“As defendant argues, 11 NYCRR 65-3.8 (g) (1) (ii); (2) provides that, effective April 1, 2013, “no payment shall be due for  claimed medical services under any circumstances . . . for those claimed medical service fees that exceed the charges permissible pursuant to Insurance Law sections 5108 (a) and (b) and the regulations promulgated thereunder for services rendered by medical providers.” Thus, defendant was not required to establish that it had timely denied the claims in order to preserve its fee schedule defense, as the services at issue had been provided between May 7, 2014 and July 16, 2014 (see 11 NYCRR 65-3.8 [g]  [ii]; ).”
This is what I take from this case. First, an untimely denial is not fatal to a defendant’s fee schedule defense. Second, a late payment in full (where there is a fee schedule defense) will not require interest payment provided there was an overbilling. And again, a certified coding affidavit will knock out the modality billing if properly paid in the first instance (I assuming there is modality billing here)
Precious Acupuncture Care, P.C. v Hereford Ins. Co., 2018 NY Slip Op 50042(U)(App. Term 2d Dept. 2018)
” Plaintiff moved for summary judgment, and defendant cross-moved for summary judgment dismissing the complaint on the ground that plaintiff sought to recover amounts which were in excess of the amounts permitted by the workers’ compensation fee schedule. Defendant supported its cross motion with an affidavit by its certified medical coder and biller, which affidavit was sufficient to establish, prima facie, that defendant had fully paid the claims in accordance with the fee schedule”
Workers compensation fee schedule defense is satisfied through the affidavit of a certified medical coder.
Advanced Recovery Equip. & Supplies, LLC v Maya Assur. Co., 2018 NY Slip Op 50022(U)(App. Term 2d Dept. 2018)
The CPM story has been a terrific coup for the medical providers. The American Arbitration Association has consistently ruled in favor of the medical providers. The Courts have generally confirmed arbitration awards. A Civil Court has now taken the AAA position. All that is now left is to see what the Appellate Courts will do.
This is one area where I think both DFS and WCB have dropped the ball. Reimbursement rates have once again declined for surgeries and associated providers through regulation. Yet, this piece of the surgery puzzle now has a larger price tag attached to it than the facility fee and the surgery fee.
Eventually, the regulators will do something…
Bronx Acupuncture Therapy, P.C., as asignee of Mejia v Hereford Ins. Co., 2017 NY Slip Op 79291(U)(2d Dept. 2017)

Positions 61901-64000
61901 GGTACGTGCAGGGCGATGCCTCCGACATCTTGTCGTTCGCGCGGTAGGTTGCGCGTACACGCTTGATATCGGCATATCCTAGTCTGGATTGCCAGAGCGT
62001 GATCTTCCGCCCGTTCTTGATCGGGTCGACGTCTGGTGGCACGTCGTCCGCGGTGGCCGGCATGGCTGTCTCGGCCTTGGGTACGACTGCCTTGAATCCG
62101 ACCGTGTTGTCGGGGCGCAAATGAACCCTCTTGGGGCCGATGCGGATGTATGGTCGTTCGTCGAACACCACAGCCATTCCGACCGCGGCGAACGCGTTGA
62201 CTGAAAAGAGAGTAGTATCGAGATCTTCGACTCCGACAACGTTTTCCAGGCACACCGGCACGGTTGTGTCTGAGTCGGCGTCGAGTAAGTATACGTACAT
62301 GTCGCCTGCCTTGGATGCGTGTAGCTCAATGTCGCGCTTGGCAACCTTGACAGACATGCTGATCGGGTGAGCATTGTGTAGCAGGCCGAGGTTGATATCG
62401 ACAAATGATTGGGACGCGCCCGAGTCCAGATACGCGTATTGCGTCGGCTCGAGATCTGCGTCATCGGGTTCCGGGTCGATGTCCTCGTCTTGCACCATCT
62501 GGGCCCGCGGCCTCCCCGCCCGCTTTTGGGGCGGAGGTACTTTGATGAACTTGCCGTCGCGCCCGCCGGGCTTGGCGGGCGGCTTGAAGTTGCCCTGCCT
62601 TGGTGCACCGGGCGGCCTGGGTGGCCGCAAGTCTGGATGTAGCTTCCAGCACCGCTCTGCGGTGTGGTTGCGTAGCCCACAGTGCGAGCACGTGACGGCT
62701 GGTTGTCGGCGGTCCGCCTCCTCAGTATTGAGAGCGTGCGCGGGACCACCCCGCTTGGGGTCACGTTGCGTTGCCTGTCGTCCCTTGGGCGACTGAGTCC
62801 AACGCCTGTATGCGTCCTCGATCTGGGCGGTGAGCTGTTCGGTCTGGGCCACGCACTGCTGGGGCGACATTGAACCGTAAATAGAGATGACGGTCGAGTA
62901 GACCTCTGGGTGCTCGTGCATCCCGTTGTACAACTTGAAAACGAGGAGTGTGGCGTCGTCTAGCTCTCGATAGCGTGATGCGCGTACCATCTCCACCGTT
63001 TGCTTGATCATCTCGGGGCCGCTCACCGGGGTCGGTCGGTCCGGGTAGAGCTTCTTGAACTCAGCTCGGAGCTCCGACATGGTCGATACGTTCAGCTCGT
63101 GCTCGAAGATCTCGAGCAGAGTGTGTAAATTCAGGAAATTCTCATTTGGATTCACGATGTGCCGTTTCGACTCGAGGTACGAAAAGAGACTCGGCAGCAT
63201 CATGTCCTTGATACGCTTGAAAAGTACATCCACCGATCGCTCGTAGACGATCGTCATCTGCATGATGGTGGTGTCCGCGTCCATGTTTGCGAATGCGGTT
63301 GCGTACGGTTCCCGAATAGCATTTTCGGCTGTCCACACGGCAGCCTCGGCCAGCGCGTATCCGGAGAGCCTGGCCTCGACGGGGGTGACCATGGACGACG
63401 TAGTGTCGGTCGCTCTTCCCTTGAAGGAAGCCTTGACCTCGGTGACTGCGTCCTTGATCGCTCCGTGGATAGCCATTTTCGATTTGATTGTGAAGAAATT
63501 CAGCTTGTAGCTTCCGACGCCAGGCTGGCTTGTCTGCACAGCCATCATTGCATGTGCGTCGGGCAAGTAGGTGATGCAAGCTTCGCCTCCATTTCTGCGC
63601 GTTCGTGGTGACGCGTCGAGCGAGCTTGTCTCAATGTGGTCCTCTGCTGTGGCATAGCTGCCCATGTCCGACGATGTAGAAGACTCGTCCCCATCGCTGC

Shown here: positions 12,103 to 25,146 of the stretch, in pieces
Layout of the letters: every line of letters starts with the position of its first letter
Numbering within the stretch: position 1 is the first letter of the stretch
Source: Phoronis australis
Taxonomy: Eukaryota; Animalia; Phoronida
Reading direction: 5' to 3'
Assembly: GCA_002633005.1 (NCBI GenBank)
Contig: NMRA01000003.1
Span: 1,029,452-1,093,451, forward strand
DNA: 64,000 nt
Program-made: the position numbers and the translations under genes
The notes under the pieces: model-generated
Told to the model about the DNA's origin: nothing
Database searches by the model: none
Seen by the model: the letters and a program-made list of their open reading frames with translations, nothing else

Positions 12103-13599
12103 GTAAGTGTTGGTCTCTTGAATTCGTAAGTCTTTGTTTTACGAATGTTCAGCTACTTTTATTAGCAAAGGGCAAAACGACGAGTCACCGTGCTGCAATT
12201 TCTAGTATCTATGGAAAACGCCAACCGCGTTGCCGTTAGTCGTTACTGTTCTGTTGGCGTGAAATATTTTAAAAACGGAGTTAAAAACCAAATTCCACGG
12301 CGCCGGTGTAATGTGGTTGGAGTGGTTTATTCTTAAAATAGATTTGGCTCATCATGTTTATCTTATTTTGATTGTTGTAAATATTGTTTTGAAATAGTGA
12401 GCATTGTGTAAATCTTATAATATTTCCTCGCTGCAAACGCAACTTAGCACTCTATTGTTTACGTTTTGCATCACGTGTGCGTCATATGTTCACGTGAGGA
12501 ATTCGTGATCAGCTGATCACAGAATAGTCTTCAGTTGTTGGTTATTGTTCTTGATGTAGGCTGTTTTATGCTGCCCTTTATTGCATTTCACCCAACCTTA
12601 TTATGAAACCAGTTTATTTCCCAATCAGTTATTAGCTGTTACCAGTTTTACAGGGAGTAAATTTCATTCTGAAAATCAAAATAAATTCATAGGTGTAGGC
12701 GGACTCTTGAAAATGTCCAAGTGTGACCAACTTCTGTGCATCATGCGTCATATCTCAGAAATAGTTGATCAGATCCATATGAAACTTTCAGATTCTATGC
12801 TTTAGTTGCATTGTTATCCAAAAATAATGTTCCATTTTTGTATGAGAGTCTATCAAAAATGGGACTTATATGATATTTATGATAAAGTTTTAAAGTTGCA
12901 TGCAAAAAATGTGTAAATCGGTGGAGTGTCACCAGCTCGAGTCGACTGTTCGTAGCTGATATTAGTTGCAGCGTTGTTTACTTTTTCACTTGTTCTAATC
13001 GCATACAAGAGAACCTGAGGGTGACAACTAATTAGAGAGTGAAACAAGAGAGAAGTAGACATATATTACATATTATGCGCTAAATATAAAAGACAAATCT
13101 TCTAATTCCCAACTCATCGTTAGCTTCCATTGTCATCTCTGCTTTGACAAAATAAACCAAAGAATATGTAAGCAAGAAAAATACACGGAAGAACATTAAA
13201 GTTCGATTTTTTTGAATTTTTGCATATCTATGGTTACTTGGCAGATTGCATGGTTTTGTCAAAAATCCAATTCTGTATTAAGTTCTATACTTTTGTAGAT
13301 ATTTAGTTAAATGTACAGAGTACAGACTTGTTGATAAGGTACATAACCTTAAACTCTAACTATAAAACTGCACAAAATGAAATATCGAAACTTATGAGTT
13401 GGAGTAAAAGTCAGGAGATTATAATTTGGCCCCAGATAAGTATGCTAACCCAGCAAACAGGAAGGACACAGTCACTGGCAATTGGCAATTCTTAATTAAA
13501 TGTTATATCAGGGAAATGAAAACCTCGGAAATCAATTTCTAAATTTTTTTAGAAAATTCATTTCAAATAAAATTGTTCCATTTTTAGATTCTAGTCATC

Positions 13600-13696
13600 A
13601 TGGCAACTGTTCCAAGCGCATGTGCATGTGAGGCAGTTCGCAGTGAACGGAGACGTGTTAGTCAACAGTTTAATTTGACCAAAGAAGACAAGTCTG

This came out on July, 2017. The Court granted Hereford leave to argue that the failure to satisfy the “BR code” requirements of the fee schedule is fatal to a medical provider’s prima facie case. I am unsure if I agree since the Courts in New York consider all fee schedule issues “defenses”. My next thought is to state that the disclaimer based upon “BR” is sufficient to ultimately force a plaintiff to prove compliance with the rule. The theory for this comes from the “standing” jurisdiction in mortgage foreclosure cases. Pleading this as an affirmative defense – or in NF parlance through a disclaimer – requires an additional element of proof as part of the PF case – in this case compliance with the BR rule. But do I think my above theory is meritorious? Probably not.
If the Courts absent regulatory fiat will authorize billings short of provider fraud where a timely disclaimer is not issued, why should this be different.
Don’t get me wrong – I appreciate Hereford’s position. But after Amaze v. Eagle and Mary Immaculate Allstate (15 and 14 years ago, respectively), these are battles that bare no fruit.
Adelaida Physical Therapy, P.C. v 21st Century Ins. Co., 2017 NY Slip Op 51808(U)(App. Term 2d Dept. 2017)
“Plaintiff properly argues on appeal that defendant failed to establish, as a matter of law, its defense that the fees charged with respect to the services billed under codes CPT 97010, 97110 and 97124 exceeded the amounts set forth in the workers’ compensation fee schedule therefor (see Rogy Med., P.C. v Mercury Cas. Co., 23 Misc 3d 132[A], 2009 NY Slip Op 50732[U] [App Term, 2d Dept, 2d, 11th & 13th Jud Dists 2009]). Defendant failed to demonstrate that it had used the correct conversion factor in calculating the reimbursement rate. Consequently, the branches of defendant’s motion seeking summary judgment dismissing so much of the complaint as sought to recover for those services should have been denied.”